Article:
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The ContourPlot generated by

k = 1.380648813 10^-23; T1 = 273; T2 = 330; 
plt = ContourPlot[.3/(k T) Log10[1 + Z]/Z, {T, T1, T2}, {Z, 1, 50}, 
  PlotRange -> All, ContourLabels -> All, PlotRangePadding -> 10]

(simplified from Question 78999) incorrectly lists the values of several contours as 0.

Mathematica graphics

From

Cases[plt, Text[z_, __] -> z, Infinity]
(* {2500000000000000000, 5000000000000000000, 7500000000000000000, 0, 0, 0, 0, 0, 0} *)

it is evident that ContourPlot is not passing values equal to 10^19 or greater.

Is there any command or simple work-around to alleviate this problem (apart from dividing the first ContourPlot argument by some number rs = 3 or greater and then replacing ContourLabels -> All by ContourLabels -> Function[{x, y, z}, Inset[z*rs, {x, y}]]?

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  • 2
    $\begingroup$ The cut-off appears to be at Developer`$MaxMachineInteger $\endgroup$ – Simon Woods Apr 4 '15 at 20:35
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    $\begingroup$ Setting contours explicitly seems to fix it: Contours -> FindDivisions[{0, 2*10^19}, 10] $\endgroup$ – Simon Woods Apr 4 '15 at 21:10
  • $\begingroup$ @SimonWoods Thanks for your solution. Please consider submitting it as an Answer, even if you do not care about the points, so that it has more visibility. $\endgroup$ – bbgodfrey Apr 4 '15 at 21:37
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Labeling the contours in this case requires many digits, but becomes much more readable (I think) if scientific notation is used. To work around the incorrect chopping of the contour labels and also force Mathematica to use scientific notation, I would suggest the following:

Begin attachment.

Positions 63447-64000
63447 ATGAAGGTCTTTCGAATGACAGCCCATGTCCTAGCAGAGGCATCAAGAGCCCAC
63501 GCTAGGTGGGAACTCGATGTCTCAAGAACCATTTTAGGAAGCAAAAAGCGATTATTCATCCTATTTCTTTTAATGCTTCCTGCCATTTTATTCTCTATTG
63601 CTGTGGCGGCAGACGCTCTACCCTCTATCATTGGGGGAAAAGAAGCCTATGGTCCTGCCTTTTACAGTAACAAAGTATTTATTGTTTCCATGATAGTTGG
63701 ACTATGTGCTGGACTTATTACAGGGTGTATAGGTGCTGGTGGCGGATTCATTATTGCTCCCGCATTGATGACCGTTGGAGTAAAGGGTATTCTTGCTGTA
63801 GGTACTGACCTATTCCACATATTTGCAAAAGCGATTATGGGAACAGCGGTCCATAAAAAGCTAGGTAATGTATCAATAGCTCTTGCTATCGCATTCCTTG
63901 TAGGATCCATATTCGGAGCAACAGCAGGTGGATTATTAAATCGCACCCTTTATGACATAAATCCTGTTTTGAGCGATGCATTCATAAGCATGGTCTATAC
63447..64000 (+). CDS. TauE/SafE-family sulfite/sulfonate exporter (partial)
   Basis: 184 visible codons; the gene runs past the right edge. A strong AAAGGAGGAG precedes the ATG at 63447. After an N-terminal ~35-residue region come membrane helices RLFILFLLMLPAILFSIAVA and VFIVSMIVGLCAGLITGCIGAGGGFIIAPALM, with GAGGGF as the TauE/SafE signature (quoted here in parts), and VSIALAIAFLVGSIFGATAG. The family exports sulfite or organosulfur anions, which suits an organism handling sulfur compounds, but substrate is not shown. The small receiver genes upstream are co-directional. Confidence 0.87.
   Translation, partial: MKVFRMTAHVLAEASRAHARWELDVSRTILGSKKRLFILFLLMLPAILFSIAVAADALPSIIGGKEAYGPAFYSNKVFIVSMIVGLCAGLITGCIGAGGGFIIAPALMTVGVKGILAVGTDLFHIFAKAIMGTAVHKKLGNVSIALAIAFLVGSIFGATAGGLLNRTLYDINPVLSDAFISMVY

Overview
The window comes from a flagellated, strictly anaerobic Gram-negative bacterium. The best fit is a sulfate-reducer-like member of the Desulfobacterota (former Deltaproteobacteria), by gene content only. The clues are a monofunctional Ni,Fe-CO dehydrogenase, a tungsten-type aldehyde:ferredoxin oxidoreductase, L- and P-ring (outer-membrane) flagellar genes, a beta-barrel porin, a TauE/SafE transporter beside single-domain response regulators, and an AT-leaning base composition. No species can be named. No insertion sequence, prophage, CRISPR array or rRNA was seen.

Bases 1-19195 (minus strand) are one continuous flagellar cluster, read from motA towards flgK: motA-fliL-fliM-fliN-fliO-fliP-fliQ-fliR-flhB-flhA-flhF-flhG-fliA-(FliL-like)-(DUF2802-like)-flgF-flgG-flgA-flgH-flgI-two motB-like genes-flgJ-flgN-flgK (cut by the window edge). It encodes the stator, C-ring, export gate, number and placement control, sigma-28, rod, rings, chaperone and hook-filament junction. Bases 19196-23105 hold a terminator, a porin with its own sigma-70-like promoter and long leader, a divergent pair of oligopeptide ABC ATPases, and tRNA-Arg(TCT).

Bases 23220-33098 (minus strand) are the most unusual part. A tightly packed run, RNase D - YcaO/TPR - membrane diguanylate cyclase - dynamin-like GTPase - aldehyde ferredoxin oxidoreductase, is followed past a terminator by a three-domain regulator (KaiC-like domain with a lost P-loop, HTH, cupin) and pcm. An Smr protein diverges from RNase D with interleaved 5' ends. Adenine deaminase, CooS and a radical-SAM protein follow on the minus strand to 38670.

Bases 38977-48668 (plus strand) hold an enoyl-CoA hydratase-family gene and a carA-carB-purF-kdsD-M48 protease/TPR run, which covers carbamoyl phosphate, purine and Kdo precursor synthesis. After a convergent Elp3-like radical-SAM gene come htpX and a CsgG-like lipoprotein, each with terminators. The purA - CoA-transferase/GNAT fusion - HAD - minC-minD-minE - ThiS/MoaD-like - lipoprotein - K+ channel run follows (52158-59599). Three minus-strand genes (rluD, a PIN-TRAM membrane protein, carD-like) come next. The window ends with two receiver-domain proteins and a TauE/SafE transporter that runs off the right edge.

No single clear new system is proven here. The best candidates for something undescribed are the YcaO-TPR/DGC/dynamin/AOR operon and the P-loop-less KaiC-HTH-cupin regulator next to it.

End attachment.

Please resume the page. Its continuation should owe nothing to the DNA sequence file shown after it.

plotFunction[T_, Z_] := .3/(k T) Log10[1 + Z]/Z

labelFunction = Text[plotFunction[#1, #2], {#1, #2}] &;

k = 1.380648813 10^-23; T1 = 273; T2 = 330;
plt = ContourPlot[plotFunction[T, Z], {T, T1, T2}, {Z, 1, 50}, 
  PlotRange -> All, ContourLabels -> {labelFunction, None}, 
  PlotRangePadding -> 10]

contours

This is a plot from version 8 (where a similar bug also appears, although it looks different from version 10). I checked that this works in version 10 as well.

What I did is to separately define the function to be plotted, so I can invoke it independently in the ContourPlot as usual, and also in the generation of the ContourLabels inside the plot. The latter makes it possible to re-calculate the correct function values when the contour label is drawn. The specification of the form ContourLabels -> {labelFunction, None} has as its first element the labelFunction that does this re-calculation and also wraps the output in a Text element. Here, None stands for the (unwanted) tooltip function.

Of course, there is still the issue of the awfully chosen default label placement. To get around this, you could look at this answer.

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